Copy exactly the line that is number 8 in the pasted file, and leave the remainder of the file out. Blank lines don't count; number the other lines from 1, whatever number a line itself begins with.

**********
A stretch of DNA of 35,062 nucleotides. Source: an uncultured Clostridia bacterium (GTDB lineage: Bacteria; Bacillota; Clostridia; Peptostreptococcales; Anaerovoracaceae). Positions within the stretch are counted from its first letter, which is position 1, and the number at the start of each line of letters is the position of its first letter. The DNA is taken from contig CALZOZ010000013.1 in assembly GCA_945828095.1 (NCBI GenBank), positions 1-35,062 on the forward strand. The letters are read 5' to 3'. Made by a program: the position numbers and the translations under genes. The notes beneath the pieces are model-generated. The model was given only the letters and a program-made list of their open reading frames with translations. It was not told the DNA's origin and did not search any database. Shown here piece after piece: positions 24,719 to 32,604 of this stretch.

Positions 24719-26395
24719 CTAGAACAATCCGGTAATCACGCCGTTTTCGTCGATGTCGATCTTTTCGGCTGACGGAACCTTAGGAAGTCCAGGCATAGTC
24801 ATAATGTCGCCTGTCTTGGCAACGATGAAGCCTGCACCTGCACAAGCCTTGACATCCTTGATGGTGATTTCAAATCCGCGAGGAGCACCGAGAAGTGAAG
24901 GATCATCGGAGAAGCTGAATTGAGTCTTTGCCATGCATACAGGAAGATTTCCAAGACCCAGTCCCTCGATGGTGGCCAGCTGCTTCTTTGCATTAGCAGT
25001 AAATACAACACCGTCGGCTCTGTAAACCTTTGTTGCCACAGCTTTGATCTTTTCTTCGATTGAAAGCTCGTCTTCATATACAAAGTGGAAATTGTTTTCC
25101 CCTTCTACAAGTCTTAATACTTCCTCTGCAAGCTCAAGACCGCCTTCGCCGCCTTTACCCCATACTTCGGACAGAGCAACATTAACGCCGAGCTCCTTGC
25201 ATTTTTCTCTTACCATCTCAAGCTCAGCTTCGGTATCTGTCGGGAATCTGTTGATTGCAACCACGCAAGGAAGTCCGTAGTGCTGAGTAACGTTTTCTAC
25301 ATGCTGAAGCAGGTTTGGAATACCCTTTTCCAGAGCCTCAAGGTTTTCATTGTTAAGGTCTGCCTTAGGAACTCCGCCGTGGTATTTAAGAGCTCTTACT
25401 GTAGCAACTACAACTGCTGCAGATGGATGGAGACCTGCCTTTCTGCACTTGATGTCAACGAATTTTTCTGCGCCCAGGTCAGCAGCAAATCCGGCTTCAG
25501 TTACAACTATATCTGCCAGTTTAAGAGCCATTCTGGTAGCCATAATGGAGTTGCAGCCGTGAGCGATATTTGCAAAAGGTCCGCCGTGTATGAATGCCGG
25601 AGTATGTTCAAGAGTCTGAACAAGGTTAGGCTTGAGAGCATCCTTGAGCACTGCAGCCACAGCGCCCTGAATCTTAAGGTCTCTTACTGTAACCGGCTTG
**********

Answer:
25201 ATTTTTCTCTTACCATCTCAAGCTCAGCTTCGGTATCTGTCGGGAATCTGTTGATTGCAACCACGCAAGGAAGTCCGTAGTGCTGAGTAACGTTTTCTAC